4 Activities for Teaching Future Tenses in the ESL Classroom
2019-02-07 Linda Dunsmore Teaching Ideas
In a previous post, we looked at various teaching ideas for future simple and here we’re going to describe some fun ideas for teaching three other future tenses. There are a wide variety of usages for future tenses and it’s always important to make sure your activities focus on the usages that you’ve taught in your lesson. For example, future continuous can be used to talk about an ongoing action at a point in the future, a fixed future event, polite enquiries or to predict the future or the present. Predicting the present is one that students often have trouble conceptualizing, so we might as well start from there.
Predicting the present
When someone we care about is going on a long journey we often think about what they might be doing at any given time. When we do this we typically use the future continuous tense, such as “Rosie will probably be getting on the plane about now” or “Don’t call her now, she’ll be cooking dinner”.
A nice activity for this is a “Guess who” game whereby the teacher prepares a list of celebrities that the students are likely to know – these will normally be world famous people such as The Queen of England, David Beckham, George Clooney, Elton John etc… It’s well worth checking with some other members of staff or friends beforehand though as people we think of as world famous may be unknown in some parts of the world. The idea is for the class to be divided into teams and each team is allocated a name by the teacher and they have to create clues using future continuous for others to guess the person.
An example could be “This person will probably be practicing the piano right now”. You could think about ways to make this competitive as students tend to enjoy this, and consider handing out a name bank for each team to guess from if they struggle with guessing. A great way to end this game is to have students think of famous people themselves and continue the game. It really doesn’t matter if the teacher doesn’t know the celebrity, because students can tell you about them in English once they’ve been correctly guessed!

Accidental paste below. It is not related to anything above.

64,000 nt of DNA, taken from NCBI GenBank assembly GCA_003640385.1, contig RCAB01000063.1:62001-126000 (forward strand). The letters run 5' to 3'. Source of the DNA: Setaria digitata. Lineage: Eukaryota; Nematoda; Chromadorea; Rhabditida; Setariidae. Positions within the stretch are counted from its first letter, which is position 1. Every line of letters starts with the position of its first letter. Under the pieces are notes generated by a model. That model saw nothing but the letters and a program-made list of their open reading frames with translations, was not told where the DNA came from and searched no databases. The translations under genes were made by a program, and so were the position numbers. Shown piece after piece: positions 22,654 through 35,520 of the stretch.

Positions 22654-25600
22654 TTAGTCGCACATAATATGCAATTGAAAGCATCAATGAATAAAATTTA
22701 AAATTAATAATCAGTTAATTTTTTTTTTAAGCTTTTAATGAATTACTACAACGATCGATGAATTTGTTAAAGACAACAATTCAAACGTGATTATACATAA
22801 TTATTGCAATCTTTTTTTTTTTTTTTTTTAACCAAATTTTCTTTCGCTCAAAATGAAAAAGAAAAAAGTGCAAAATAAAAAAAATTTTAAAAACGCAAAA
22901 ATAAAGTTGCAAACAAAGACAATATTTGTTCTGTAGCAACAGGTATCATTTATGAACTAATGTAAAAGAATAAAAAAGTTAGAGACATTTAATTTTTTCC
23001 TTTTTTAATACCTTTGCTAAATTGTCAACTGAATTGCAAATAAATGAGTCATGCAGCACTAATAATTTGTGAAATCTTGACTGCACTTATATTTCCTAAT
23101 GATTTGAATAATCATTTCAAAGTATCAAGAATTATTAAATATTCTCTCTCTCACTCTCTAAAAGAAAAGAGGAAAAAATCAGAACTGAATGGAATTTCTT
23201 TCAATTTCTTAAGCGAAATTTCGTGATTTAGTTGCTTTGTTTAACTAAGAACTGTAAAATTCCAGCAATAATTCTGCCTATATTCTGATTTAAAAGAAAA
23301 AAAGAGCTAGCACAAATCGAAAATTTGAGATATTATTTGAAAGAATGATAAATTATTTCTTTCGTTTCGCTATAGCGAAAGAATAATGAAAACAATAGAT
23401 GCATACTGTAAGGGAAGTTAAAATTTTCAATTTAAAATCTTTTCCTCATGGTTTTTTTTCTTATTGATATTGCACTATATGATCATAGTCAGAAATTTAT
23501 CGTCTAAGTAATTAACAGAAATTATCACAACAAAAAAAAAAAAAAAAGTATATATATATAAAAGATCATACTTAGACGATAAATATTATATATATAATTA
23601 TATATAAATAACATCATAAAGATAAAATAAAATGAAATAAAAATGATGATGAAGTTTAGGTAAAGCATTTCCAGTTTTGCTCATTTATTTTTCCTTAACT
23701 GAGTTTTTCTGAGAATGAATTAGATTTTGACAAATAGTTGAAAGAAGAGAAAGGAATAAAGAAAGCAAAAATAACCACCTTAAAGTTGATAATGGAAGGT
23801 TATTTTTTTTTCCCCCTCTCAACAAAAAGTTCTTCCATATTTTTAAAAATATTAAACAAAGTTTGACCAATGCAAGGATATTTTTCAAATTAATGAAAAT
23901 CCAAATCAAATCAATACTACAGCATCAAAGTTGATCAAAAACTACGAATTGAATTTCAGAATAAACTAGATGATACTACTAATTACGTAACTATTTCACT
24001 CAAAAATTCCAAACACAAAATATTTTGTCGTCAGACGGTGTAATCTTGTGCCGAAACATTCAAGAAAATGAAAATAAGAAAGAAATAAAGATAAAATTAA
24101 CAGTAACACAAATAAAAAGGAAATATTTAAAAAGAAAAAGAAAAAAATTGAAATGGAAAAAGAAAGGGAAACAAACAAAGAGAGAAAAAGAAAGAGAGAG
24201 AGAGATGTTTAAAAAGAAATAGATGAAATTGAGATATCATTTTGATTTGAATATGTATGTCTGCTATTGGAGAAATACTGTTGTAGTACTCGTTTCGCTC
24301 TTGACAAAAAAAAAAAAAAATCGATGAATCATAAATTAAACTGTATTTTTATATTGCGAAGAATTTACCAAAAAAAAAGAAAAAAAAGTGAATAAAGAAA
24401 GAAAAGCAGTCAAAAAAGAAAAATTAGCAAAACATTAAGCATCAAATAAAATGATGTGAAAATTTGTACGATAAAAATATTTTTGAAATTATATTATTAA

Also read: How To Write The Perfect ESL Lesson Plan
Ongoing action at a point in the future
Another way we use the future continuous is to talk about what we will be doing at some point in the future, such as “This time next week I’ll be sitting on a beach”. We can use future continuous to talk about arrangements when we want to give some kind of reminder or warning, such as “I’ll be leaving for work at 8 o’clock if you want me to give you a lift”. We can also use it to make excuses if we don’t want to do something such as go out on a date that someone you don’t like has invited you on.
There’s a classic TEFL game called “The date from hell” which can be used to practice this. Half the students in the class are given a page representing a diary and they mingle speaking to each other trying to make dates with other people in the room. The aim is for respondents to create amusing reasons for not going on a date and the students asking the question make a note of them to report back at the end of the activity. Examples are “Su can’t go to the cinema with me on Saturday because she’ll be washing her hair” and “Mark can’t go bowling with me on Sunday because he’ll be tidying his room”.